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The Demand for Nurse Practitioners in Today’s Job Market

Posted on February 1, 2021   |   by   |   Advanced Practice Structure, Employers, Professional Development, Work Environment

We explain why NPs are in demand and how this puts you in a position to negotiate for the job you want.

In today’s rapidly changing healthcare field, the demand for Nurse Practitioners is high. Understanding the changing dynamics of the industry can give you an advantage when it comes to landing a job that is professionally, and financially, rewarding.

Why the U.S. Needs More NPs

The demand for Nurse Practitioners is high because despite recent turmoil in the economy, the field of healthcare will continue to grow into the foreseeable future. There are many reasons for this growth, but chief among them are three things: a growing shortage of physicians, more previously uninsured Americans seeking access to health care, and an aging population that is living longer than in generations past. As the healthcare industry faces these challenges, opportunities will grow for professionals like you.

An article by the National Institute for Health Care Management highlights just how concerning the coming shortage of physicians may be. It points out that the Association of American Medical Colleges estimates there will be a shortage of 130,000 doctors by 2025.1 Combine this shortage with ever expanding insurance coverage available due to the Affordable Care Act and a growing population of baby boomers, and it becomes clear the healthcare industry must find a solution.

You’re In a Great Position as an NP

As an NP with an extensive scope of practice, an advanced degree, and clinical experience in the field, you are in an excellent position for career growth. Jill Gilliland, President of Melnic Consulting Group, says Nurse Practitioners can be an effective staffing alternative to physicians as independent practitioners. Your high competency level allows you to be collaborative team members and play a key role in providing a solution to busy practice environments.

According to The Center for Workforce Studies, a nonprofit organization focused on research regarding the health workforce, registered nurses are one of the health care professions projected to have the largest job growth through 2020.2 Jobs within the health care sector are currently projected to grow at a rate of 30%, or more, through this same time period, which is a rate considered much higher than the growth rate for all other occupations.3 According to an article by the US News and World Report, healthcare officials predict severe shortages of healthcare professionals in the next decade. The article goes on to say that the Bureau of Labor and Statistics estimates 44,700 new positions will be open in the field by 2024.4

The Job Market Is In Your Favor

What does this mean to you? As an NP, your vast skills and abilities will be increasingly sought after and positions available to you will increase, which will afford you job security in the coming decades. This puts you in an advantageous position to negotiate for the benefits that are most important to you, such as salary, vacation time, retirement contributions, and flexible scheduling. In other words, don’t settle.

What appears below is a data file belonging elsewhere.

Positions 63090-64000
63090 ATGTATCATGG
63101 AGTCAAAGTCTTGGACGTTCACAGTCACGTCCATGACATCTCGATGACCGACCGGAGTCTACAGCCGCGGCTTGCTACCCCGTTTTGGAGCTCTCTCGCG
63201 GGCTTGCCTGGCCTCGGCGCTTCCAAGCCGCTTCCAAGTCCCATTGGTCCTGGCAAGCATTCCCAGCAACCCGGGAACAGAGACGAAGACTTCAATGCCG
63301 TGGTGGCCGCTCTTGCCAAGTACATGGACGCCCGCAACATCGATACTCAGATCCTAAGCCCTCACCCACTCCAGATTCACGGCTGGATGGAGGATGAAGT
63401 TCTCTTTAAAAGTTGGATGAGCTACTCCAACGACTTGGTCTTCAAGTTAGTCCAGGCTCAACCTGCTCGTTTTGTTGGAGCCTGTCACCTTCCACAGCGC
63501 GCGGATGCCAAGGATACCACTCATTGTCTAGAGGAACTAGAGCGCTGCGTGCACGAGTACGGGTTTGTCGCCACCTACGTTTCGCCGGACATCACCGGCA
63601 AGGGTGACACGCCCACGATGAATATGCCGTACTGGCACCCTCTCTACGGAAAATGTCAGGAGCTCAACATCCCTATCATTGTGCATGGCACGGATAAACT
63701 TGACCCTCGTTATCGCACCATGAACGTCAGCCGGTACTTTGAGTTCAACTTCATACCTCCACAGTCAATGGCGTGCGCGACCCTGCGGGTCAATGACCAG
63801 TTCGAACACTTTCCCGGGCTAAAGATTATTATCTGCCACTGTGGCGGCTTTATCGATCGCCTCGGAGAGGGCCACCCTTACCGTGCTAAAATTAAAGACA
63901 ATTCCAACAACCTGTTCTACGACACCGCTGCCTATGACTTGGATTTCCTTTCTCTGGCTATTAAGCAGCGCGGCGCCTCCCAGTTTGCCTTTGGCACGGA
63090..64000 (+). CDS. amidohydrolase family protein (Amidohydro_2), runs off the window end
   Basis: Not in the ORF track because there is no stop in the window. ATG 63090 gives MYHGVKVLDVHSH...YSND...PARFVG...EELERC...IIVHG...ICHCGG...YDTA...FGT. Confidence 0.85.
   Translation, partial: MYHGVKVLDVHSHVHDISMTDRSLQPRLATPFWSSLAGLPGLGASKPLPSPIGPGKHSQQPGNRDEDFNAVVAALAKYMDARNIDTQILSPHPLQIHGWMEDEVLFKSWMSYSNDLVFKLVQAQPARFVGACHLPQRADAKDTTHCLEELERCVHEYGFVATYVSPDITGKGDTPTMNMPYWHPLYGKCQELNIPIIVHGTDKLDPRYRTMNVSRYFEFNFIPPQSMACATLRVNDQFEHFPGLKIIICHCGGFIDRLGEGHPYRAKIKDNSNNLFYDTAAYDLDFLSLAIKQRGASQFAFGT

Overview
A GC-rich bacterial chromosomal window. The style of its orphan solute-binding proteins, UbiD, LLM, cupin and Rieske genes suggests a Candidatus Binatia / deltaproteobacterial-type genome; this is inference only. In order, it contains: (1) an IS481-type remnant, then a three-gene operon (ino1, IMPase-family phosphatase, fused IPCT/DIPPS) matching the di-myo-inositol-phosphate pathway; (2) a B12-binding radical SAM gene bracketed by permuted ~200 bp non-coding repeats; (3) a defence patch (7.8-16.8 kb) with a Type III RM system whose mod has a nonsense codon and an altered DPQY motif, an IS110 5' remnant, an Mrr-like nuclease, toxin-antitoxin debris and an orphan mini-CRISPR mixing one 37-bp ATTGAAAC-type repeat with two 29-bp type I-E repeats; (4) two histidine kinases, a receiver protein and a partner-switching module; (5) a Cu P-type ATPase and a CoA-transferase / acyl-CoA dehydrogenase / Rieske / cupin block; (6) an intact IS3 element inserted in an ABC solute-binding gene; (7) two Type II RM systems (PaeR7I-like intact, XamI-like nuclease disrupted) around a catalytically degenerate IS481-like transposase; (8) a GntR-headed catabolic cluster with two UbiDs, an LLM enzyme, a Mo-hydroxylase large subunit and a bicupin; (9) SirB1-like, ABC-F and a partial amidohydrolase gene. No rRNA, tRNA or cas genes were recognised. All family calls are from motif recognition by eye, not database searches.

You can negotiate for what you’re worth. As positions and opportunities for NPs continue to open up, you will have increased prospects for skill building through on-the-job training and orientation programs. Look for these opportunities and use them to help you chart your course to a bright future.

For more information on the demand for Nurse Practitioners and negotiations, see our article: “Know Your Worth: Contract Negotiation for NPs.

At Melnic Consulting Group, we focus exclusively on helping nurse practitioners, clinical nurse specialists, and physician assistants find rewarding jobs in their areas of specialty. If you’d like help finding the right position, please contact us.

  1. National Institute for Health Care Management. Meeting the Demand for Primary Care: Nurse Practitioners Answer the Call. http://www.aacn.nche.edu/downloads/aacn-future-task-force/Inglehart-PC-Article.pdf. Published October 2014. Accessed July 15, 2016.
  2. The Center for Health Workforce Studies. Health Care Employment Projections: An Analysis of Bureau of Labor Statistics Occupational Projections 2010-2020. https://www.healthit.gov/sites/default/files/chws_bls_report_2012.pdf. Published March 2012. Accessed July 15, 2016.
  3. Bureau of Labor Statistics. Occupational Outlook Handbook: Nurse Anesthetists, Nurse Midwives, and Nurse Practitioners. http://www.bls.gov/ooh/healthcare/nurse-anesthetists-nurse-midwives-and-nurse-practitioners.htm. Published December 17, 2015. Accessed July 15, 2016.
  4. US News and World Report Careers. Nurse Practitioner Overview. http://money.usnews.com/careers/best-jobs/nurse-practitioner. Accessed July 15, 2016.

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